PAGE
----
Elva Dryer Calls Marathon Attempt “Shot In the Dark”
By David Monti, @d9monti
(c) 2013 Race Results Weekly, all rights reserved
October 4, 2013
MINNEAPOLIS — Elva Dryer won her first USA road racing title at the Freihofer’s Run for Women 5-K in Albany, N.Y., back in 1997. Doing battle with Lynn Jennings and Cheri Goddard –both long since retired– Dryer set a personal best of 15:29, beating Jennings by one second and Goddard by three. That race launched her 13-year elite career which included making two Olympic teams and winning five national titles, from 3000m indoors to the half-marathon.
“That one was a good one,” Dryer, 42, told Race Results Weekly in a recent telephone interview. “There’s great races, and then there’s great performances that you remember the feeling.”
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At Sunday’s Medtronic Twin Cities Marathon here, Dryer hopes for that same winning feeling from 16 years ago in Albany. She’s actually competing in two races at once: the USA Marathon Championships and USA Masters Marathon Championships. Given her pedigree, she’s a legitimate contender for the podium in both contests, although she hasn’t run a race seriously since 2009, the year she ran her last marathon.
“It’s a bit of a shot in the dark, you know?” said the former NCAA Division II star at Western State. “I’m coming off of no racing.”
Dryer said she got the idea to run Twin Cities late this summer. Now a mother of a nearly three-year-old daughter, Marina, and working a full-time job coordinating activities at Western State’s student union and conference center, Dryer saw a chance to ramp up her training and run a race she never got a chance to do during her elite career.
“Probably early August,” she said, recalling when she decided to enter Twin Cites. “Because it was the first week I put seven days of running together. I said, ‘Then OK, if I’m going to do it, I’ll do it.’ The weeks prior to that I was waffling on it.” She continued: “I’ve still been running the last few years, of course, but it wasn’t performance, goal-oriented. I would do little workouts to keep things exciting. Just recently, I decided to toe the starting line again.”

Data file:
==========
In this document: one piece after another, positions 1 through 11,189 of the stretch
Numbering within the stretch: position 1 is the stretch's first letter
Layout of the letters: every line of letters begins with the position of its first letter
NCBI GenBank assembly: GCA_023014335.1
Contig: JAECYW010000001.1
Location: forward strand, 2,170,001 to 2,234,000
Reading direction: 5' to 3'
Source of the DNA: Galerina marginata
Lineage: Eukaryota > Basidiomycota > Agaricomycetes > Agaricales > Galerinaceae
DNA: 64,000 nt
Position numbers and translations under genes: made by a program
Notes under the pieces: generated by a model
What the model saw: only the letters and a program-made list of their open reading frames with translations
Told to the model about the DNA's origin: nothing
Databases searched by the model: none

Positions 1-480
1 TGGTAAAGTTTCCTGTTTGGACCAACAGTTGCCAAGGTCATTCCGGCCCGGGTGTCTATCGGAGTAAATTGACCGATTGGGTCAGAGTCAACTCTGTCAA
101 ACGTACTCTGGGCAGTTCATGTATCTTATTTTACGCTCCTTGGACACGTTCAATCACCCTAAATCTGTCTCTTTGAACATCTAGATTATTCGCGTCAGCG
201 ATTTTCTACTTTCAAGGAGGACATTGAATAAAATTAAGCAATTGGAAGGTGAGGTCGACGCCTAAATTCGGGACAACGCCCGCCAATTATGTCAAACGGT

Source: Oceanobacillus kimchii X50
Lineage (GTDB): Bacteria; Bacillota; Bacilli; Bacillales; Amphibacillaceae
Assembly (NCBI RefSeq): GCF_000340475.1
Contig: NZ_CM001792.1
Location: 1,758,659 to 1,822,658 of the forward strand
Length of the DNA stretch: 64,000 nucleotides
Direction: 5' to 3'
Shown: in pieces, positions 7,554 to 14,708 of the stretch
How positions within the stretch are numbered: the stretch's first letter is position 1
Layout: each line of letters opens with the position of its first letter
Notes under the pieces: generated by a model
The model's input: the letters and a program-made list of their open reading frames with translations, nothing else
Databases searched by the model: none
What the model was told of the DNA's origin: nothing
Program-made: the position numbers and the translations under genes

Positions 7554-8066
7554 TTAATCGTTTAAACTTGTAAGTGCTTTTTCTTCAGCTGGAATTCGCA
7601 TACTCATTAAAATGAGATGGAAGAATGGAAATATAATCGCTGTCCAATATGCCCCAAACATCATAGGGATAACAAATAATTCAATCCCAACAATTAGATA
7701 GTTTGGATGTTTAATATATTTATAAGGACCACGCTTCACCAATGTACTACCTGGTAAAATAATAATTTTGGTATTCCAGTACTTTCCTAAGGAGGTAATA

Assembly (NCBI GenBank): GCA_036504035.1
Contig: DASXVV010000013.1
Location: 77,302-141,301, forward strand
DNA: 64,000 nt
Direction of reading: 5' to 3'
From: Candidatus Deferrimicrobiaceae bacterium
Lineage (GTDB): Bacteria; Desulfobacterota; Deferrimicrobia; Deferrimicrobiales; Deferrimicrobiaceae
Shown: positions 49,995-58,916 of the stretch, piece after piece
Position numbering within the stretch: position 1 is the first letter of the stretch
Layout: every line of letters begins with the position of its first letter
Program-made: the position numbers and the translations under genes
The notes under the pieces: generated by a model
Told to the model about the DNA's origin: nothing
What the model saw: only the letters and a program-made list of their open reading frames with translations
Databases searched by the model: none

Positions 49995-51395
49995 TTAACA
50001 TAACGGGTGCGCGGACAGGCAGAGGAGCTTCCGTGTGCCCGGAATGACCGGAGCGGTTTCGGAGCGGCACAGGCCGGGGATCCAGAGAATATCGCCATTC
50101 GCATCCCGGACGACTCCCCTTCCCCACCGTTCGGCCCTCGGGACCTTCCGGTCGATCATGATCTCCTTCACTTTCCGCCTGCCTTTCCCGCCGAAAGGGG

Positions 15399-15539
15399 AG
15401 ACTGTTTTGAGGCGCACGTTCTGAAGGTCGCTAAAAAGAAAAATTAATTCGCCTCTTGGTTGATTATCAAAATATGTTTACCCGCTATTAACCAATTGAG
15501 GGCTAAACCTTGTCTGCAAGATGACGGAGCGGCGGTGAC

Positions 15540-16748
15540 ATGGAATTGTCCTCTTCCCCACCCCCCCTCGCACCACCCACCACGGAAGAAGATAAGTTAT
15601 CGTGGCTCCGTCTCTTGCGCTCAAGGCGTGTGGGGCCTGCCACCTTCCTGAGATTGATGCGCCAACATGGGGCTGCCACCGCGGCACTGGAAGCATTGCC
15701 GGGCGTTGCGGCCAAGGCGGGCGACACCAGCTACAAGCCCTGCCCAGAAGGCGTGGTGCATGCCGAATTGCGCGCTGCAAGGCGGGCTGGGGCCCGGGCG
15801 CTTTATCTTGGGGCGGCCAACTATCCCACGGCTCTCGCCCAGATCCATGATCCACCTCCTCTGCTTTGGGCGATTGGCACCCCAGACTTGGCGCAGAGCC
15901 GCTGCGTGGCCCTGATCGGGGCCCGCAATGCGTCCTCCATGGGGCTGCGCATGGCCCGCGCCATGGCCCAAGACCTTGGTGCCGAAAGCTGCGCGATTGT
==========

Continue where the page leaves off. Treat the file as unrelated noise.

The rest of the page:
Living in Gunnison so close to campus that she usually goes home to have lunch with Marina, Dryer began to ramp up her miles, and was pleased with how quickly she began to regain some of her old form. Although she had stopped competing, she had never stopped running for health and fitness, so her training base had never fully disappeared. Her husband Russ, who was her elite coach, is still involved in her training, but in a much less intense way.
“No, he’s not coaching me,” Dryer explained with a laugh. “He gives me advice. As far as my training program, I’m just doing that myself. It’s just easier for me to manage because of my full schedule; what to do and when to do it.”
Dryer, who was the national half-marathon champion in 2007, had a short and modestly successful marathon career. She made her debut in Chicago in 2006, clocking 2:31:48. The following year she placed sixth at the ING New York City Marathon in 2:35:15, but at the 2008 USA Olympic Marathon Trials in Boston she failed to finish. Her fourth and last marathon came in Boston in 2009 where she finished 12th in 2:38:50.
“I remember I felt so good for 18, 19 miles, then oh boy,” she recalled of her Boston race. “I was just running again on fumes.”
Dryer said that during her most recent week of training she hit “80-ish” miles, but that she’s no longer focused on using a highly-structured training program. With her responsibilities as both a mother and a full-time administrator, she has to take a more relaxed approach.
“I focus primarily on what I can get in and what I need to get in, but don’t dwell on what I can’t get in,” she summarized. “I’ve been making progress. In my previous marathon preparations I was always on the edge of doing too much. Now I don’t have the time to do too much. Like I said, it’s going to be a shot in the dark. Everything I know about how I used to run and what I used to do means nothing right now.”
Dryer avoided making and hard and fast predictions for Sunday’s race here, but hopes to compete well. She said she needs to guard against getting carried away and feeling too much like the 25 year-old she was in Albany back in 1997. Nonetheless, she said, “I believe I can be competitive.”
“I will be shocked if I run my best marathon,” she said. “I will have to resist the temptation to go out with the leaders. If they’re going to be going low-2:30’s I’m not there, not today.” She added: “I want to be competitive with the masters; I am a masters runner. I don’t have any grandiose idea that I’m going to be back on top of the elite field. I don’t think I’m there.”
No matter what happens on Sunday, Dryer said she will always be a runner.
“That’s the beauty of this sport,” she observed. “I kind of walk away from this sport, and other family members took up the sport, so I got to cheer them on. That’s the beauty of this sport: regardless of your age or ability it’s all good. We’re all out there and can share. We all get the same feeling whether you’re running 2:30 or just breaking 4 hours.”